What is the most bizarre cultural custom, ritual or tradition you’ve encountered?

There are a lot of bizarre things out there but there’s usually a reason behind the odd behaviours, rituals and festivals that people have. And these festivals, which have been going on for thousands of years, have been perfected for their reality.

If somebody from Africa were to spend a couple of evenings with some people from Europe or the US, they would definitely have some disagreements with how we do things.

Mpagas, Kenya: Hazen Audel standing with three Samburu warriors. (Photo Credit: National Geographic Channels/Alex Parkinson)

What is the weirdest thing you’ve eaten on your travels?

When I was in Mongolia, I was offered a plate of what looked like stomach. It was served whole and they cut it open like a loaf of cinnamon bread and inside was what looked like butter - though I wasn’t sure. By the time someone could translate my questions I was informed that it was, in fact, butter-filled horse stomach.

What would be your top survival tip for people travelling to remote regions?

My top survival tip is to observe how other people are doing things, be open and try to figure out the background reasons for why they are doing some things.

What is your best or worst travel souvenir?

When I was a kid my parents brought me back a stuffed iguana from their trip to Mexico. But it was the most horrible, most macabre stuffed iguana. It had marble eyes and just the most horrid stitching, and by the time it made it from Mexico to the United States parts of it were beginning to fall off.

What is the best or worst piece of travel advice you’ve received?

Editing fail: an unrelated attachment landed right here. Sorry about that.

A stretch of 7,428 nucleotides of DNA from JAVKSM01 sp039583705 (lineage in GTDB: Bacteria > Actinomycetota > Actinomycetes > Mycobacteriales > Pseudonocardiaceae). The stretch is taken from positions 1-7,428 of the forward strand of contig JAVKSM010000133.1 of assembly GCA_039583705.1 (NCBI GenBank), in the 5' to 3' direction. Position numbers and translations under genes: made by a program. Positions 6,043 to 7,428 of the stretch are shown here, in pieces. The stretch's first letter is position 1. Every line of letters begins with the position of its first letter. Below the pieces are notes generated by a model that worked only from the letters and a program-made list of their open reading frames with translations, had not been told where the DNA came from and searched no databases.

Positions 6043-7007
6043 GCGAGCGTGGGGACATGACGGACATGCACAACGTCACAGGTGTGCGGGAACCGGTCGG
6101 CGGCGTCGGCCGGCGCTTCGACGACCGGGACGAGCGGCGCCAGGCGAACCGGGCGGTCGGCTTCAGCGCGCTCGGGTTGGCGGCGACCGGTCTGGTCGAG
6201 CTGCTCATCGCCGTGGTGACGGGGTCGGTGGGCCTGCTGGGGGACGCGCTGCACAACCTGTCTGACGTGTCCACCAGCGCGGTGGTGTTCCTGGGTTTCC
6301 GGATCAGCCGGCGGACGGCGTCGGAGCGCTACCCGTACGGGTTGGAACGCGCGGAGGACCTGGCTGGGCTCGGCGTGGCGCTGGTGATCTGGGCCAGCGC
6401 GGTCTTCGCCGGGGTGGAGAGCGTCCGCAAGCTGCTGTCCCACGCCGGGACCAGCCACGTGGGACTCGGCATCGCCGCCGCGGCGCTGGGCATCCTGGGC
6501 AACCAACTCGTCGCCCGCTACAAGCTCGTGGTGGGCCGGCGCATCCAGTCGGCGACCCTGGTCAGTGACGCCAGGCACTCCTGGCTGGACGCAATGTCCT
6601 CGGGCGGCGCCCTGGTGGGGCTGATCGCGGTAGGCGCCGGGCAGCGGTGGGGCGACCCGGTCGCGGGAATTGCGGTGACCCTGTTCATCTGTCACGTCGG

The best was when I was 19. I had this idea to travel to Ecuador but I thought I could never afford it and someone in my life told me: don’t ever let money get in the way of your dreams.

Quick, an asteroid is going to hit the earth in one week! Which is the one travel dream you’d rush to fulfil?

I would want to be home in Washington State. It’s a beautiful part of the world, it’s where my family is, it’s where my friends are. Travelling isn’t just about going to remote places, you could visit the town next door and if you have a really good positive attitude it can be just as amazing.

What advice would you give a first-time traveller?

Do the best you can to learn a language, even if it’s just a few words. And acknowledge even the most unassuming people – a lot of people around the world can really identify with a smile.

For more on Hazen's adventures you can follow him on Facebook (facebook.com/hazenaudel1) or check out his Nat Geo series Survive the Tribe (channel.nationalgeographic.com/survive-the-tribe).